After a long winter, a cool spring and a bunch of misc projects including re-arranging the garage for a better shop experience I’m finally back to working on the kayak.
To get back in the grove I did a bit of sanding. A quick sand over the entire deck top, initially to hit the drips and other high spots but mostly focusing on the coaming area.
As promised I agreed to share not only the successes but also the mistakes. So first off I noticed that the deck and the hull did not align as they did on the forms. I’m guessing the fiberglassing and epoxying pulled the sides in. Not sure if I’m going to try to stretch them out when I attach the two together or if I’ll trim off the overhang on the deck to get them to align again. Either way it’ll take some research to figure out the best approach.
Mistake number two. Yeah, this one kind of hurts. I decided to do a front hatch instead of a bulkhead hatch and I found one of my templates from last year and laid it out. I’m actually going to use the inner area so it’ll be cut smaller than the template BUT after laying it out equal distance from the sides I noticed a big problem. It does not look centered. Upon further review and triple checking my measurements I noticed the two front detail panels do not follow the same curve. One has a more gentle curve, the other curves out more quickly. Unless you pay attention this really isn’t obvious but with the hatch it becomes more apparent when the sides don’t look “equal”.
I noticed this actually last weekend and was obsessing over it this week. I kept wracking by brain trying to come up with an option and failing that was even considering redoing the entire deck. Then while listening to a podcast (Fine Woodworking) one of the topics happened to be essentially
how to stop obsessing over perfection.” I took it to heart and realized that unless I point out the “mistake” most people will never noticed and if this is the worst “problem” I have with my first kayak build then I need to be happy with it.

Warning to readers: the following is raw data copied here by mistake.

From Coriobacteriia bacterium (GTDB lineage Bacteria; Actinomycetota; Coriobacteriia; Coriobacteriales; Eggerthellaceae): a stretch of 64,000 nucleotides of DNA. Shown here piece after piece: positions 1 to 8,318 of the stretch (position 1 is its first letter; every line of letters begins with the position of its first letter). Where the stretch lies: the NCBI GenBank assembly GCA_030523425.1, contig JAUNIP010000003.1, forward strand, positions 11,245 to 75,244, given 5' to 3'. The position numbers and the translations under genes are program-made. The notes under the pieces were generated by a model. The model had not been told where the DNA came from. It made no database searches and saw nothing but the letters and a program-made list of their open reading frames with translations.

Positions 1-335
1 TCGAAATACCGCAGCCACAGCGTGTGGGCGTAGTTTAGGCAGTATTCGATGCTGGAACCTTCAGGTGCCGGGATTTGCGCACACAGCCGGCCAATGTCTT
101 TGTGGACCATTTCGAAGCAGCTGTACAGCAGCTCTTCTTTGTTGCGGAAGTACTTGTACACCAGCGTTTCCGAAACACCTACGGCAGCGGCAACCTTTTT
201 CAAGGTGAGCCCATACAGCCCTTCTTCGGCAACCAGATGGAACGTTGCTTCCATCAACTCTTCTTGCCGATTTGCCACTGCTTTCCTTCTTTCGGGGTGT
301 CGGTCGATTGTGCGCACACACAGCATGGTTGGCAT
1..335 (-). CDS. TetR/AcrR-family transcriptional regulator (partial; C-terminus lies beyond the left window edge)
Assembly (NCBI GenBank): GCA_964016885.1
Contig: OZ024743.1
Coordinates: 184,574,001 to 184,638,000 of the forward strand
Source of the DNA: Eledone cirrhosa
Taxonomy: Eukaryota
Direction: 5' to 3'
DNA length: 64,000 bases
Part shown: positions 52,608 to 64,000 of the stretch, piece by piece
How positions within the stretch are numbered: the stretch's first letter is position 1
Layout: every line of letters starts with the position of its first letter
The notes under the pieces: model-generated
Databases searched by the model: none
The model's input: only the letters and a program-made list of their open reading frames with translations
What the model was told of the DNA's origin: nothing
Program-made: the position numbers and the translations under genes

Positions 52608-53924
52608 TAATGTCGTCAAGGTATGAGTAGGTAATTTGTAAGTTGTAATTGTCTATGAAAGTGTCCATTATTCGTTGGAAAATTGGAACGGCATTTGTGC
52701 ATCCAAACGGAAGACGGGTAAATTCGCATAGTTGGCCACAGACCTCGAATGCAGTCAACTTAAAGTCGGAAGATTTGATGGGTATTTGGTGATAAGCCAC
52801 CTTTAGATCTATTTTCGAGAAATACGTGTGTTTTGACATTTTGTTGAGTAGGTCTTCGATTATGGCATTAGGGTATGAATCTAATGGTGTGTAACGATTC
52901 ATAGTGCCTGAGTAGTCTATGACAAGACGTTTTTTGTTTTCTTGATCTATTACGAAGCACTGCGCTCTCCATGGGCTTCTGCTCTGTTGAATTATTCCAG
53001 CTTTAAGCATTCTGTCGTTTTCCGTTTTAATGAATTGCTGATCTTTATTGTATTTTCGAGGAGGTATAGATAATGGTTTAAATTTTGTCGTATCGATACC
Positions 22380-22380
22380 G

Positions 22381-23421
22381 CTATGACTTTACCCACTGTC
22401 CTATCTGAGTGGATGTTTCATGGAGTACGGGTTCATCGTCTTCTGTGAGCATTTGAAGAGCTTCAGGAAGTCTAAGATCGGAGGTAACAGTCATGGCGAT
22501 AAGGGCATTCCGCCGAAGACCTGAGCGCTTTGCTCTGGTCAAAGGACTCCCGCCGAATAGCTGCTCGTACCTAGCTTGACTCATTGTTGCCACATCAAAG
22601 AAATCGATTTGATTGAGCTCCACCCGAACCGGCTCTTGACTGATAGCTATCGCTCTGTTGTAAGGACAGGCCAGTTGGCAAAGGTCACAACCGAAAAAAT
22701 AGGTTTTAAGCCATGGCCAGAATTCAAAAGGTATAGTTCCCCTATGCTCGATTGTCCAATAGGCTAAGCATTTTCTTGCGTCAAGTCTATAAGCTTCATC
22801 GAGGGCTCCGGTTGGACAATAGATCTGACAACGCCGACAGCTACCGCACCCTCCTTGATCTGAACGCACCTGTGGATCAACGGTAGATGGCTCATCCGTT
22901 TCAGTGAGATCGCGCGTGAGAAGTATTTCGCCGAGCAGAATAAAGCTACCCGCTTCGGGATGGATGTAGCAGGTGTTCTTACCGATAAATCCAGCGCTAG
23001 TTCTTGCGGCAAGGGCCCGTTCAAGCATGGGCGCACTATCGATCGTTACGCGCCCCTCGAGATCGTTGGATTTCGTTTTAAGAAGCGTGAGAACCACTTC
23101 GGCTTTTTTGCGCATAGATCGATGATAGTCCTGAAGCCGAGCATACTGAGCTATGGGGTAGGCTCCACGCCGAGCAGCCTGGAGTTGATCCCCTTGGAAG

So I’m not going to sweat this and just accept it as is. Visually it might be a little off and I’ve decided I’m OK with that.
With that crisis averted I moved on to finishing the layout and cutting the hatch. Just like the last one I did it by hand and it worked just fine. Without the fear of a power tool going awry the stress of making the cut is really pretty low.
With the tape removed I started to layout out the support structure for the hatch. Last time I used 1/4″ plywood spacers and then built up the lip, but the hatch is sitting proud and will need some sanding to bring it down. So this time I went with 3/8″ spacers. It’ll be easier to build up a layer than to try to bring the surface down. The pieces were cut and epoxied into place. I’m going to use the basswood strips to make the lip so I cut a bunch of small pieces in preparation for the next step. A few shots including one from the inside of the epoxied on spacers shows that I still have some inside sanding and clean up to do.
It felt good to get back into the build. Originally I was hoping to start in April and be done by Memorial weekend, not first start at the end of May but I still believe I’ll be done and have it on the water before the end of summer.
Oh, and I’m going to try enabling comments again in case of questions. Let’s hope the spammers don’t start filling the queue again.